Throughout your lifetime, you are going to be faced with many different kinds of decisions and temptations. Most of these will be small and hard to see coming towards us. Allow me to elaborate on what I mean by that. For example, it’s a Sunday night, and I know I have an important meeting at work early on Monday morning.. I need to spend time preparing that meeting.. My friends call me to go to the movies with them. I choose to go to the movies, instead of preparing the meeting.. Therefore, I am faced with a small everyday temptation. Instances similar to this approach us every day. These types of temptations are extremely hard to see coming, and occur many times in a single day. Some of them can affect you for the rest of your life.
It seems to me that life is a series of decisions we make and temptations we are faced with. We are put in a position to deny something we believe in. For example, take that prepare-the-meeting -or-go-tothe- movies situation. Depending on what you decide, you might find yourself opposing your own work ethic beliefs. The decision was all yours, and yours alone.
However, there is another type of situation. There are, unfortunately, times when people are forced into a situation that they cannot foresee in any way. This has nothing to do with a decision we make for ourselves, but a decision that was made by someone else.For example, if for no reason at all, out of the blue, someone walked up to you, put a gun to your head and asked if you believed in God, what would your reaction be? This situation is different and could lead to what I call the “Ultimate Temptation.” It is the denial of God. And just like in the past, it is very real today.
A lot of people in the past have been faced with situations similar to this. A lot of them were beaten, tortured, and even killed because of their faith. This kind of thing still goes on every day in different parts of the world. For example, in 1960, a monkpriest named Nestor was born in the province of Crimea in southern Russia. All the monks in Russia were required to be registered with the state which was atheist. Nestor did not register, so if he was caught he would be put in jail or killed. He was eventually ordained as a monk-priest. He found a church in Zharky and decided to stay there and serve God.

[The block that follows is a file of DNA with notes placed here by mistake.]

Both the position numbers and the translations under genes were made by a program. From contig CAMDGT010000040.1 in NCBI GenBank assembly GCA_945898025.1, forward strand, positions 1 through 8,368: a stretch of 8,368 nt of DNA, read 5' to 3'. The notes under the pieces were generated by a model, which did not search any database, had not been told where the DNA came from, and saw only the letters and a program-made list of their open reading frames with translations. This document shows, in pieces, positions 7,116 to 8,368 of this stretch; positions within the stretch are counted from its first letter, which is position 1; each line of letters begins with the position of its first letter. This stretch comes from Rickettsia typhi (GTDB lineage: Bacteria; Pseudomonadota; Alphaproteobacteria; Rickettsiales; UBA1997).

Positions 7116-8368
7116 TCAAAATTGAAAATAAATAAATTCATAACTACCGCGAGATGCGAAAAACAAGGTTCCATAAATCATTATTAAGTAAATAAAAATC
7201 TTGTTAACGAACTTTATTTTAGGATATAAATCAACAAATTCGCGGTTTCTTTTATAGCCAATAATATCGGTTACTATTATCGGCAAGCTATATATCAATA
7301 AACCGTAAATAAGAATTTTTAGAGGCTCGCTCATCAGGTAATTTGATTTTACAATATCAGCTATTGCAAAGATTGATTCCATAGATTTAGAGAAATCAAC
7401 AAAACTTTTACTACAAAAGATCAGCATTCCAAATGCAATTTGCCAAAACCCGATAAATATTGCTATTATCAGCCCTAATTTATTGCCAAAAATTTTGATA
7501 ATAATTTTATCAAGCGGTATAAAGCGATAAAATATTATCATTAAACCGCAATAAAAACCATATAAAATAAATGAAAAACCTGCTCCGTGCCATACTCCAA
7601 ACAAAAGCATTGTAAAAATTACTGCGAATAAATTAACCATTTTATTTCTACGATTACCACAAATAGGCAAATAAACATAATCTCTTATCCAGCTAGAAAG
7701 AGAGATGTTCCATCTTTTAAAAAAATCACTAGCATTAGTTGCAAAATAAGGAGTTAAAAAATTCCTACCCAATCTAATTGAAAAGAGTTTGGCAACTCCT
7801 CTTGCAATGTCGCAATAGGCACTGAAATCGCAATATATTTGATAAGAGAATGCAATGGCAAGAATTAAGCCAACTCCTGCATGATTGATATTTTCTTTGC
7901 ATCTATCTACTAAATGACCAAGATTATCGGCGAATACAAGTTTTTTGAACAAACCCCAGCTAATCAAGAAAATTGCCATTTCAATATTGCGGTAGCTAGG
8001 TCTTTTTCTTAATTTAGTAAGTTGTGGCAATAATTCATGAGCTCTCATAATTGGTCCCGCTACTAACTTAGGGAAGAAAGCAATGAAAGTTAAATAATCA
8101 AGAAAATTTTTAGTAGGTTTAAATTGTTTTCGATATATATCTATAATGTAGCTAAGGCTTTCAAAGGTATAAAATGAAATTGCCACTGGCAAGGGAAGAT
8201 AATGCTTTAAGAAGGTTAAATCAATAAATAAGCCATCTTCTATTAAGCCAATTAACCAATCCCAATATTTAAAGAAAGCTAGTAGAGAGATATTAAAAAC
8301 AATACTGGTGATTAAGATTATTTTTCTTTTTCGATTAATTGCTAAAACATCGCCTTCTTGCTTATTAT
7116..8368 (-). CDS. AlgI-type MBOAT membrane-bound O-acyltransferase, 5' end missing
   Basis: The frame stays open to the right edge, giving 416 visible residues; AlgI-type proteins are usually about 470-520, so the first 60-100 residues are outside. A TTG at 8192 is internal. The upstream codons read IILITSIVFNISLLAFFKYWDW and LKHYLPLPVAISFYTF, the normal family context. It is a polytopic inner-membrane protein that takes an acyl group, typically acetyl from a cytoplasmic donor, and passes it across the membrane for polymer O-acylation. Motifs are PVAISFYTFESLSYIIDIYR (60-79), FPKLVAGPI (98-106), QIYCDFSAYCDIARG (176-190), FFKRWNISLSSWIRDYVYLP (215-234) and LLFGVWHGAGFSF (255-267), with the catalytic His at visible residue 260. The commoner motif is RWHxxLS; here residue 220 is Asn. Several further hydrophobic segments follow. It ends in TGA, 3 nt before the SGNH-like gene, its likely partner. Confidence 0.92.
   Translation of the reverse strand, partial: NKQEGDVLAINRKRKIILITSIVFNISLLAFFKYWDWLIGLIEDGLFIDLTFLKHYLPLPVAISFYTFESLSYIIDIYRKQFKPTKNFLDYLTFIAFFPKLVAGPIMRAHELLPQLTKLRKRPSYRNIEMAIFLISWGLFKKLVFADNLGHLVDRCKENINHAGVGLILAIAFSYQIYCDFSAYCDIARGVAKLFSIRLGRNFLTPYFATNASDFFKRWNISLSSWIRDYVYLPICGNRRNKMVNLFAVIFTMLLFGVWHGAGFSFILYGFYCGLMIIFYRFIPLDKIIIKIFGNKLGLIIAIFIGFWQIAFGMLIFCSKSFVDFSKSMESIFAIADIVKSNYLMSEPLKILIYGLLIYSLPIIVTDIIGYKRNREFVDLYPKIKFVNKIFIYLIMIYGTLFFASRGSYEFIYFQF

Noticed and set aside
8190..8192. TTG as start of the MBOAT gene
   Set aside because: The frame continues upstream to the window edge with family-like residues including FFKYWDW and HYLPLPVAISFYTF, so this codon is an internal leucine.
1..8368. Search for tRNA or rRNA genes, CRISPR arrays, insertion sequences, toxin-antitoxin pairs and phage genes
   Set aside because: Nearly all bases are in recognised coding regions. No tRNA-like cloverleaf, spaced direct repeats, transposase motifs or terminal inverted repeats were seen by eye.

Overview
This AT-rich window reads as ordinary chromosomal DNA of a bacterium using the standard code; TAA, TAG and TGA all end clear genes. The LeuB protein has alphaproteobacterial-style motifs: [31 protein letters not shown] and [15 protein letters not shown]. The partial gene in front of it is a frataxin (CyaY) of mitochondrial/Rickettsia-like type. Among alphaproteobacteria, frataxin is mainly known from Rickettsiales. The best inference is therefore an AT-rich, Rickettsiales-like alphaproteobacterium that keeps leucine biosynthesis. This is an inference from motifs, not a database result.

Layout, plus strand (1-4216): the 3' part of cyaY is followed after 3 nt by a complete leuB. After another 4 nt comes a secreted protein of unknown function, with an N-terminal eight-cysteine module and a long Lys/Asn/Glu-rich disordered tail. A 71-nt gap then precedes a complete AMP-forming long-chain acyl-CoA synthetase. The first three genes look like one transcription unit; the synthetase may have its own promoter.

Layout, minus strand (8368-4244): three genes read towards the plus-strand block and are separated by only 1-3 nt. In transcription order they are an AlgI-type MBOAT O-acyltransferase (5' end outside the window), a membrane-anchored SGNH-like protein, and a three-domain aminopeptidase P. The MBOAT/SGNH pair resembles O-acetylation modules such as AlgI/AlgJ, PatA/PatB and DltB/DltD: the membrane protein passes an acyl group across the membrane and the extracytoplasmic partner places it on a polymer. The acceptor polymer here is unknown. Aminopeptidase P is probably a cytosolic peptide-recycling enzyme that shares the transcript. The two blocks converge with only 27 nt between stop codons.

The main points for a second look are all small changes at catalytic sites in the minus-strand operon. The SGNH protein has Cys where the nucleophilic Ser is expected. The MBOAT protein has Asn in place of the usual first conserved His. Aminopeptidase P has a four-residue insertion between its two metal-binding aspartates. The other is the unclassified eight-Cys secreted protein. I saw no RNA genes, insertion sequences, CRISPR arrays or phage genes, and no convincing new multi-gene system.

There were many times that Nestor’s faith was tested. His church was robbed several times. Eventually the people stopped caring about robbing the church; they wanted Nestor’s life. He was held at gunpoint in front of his own house. He ran inside and locked the door. They shot at him, but all he could do was shoot towards them to try and scare them away. He would never shoot at them. This scenario went on for quite a while in his life. Monk-Priest Nestor was eventually found dead outside the window of his house on December 31, 1993. His throat was slit and he had multiple stab wounds. This all occurred only 18 years ago.
I’m sure we have all heard about what happened on April 20, 1999, at Columbine High School in Denver, Colorado. There was a school shooting by two boys who went to that school. It was a very tragic situation. But there is much more to it than that. Cassie Bernall was a student at Columbine and was in the library at the time of the shooting. One of the boys walked up to her at gunpoint and asked if she believed in God. Her response after a short pause was yes. Apparently they did ask her why, but didn’t give her a chance to answer. She was killed instantly.
The only way for me to answer that question is to actually be faced with the situation. I am a strong believer in God, and I would love to say that if someone held me up and asked that question, I would without a doubt say YES! But until I am faced with this (and hopefully I never am) I cannot give you an answer.
If someone just walked up to me and asked me if I believed in God, I would say yes. Of course I believe in God. But would the circumstances change if that person was a complete stranger and had a gun to my head? Of course it would. I don’t think that I would be so quick to answer. I personally have thought a lot about this for the last couple of months. In the end, my answer would still be “yes.” Christ offered us the promise of eternal life, which means life forever after death. I could either die for Christ and live forever, or live and really die.
What would your answer be in this situation?
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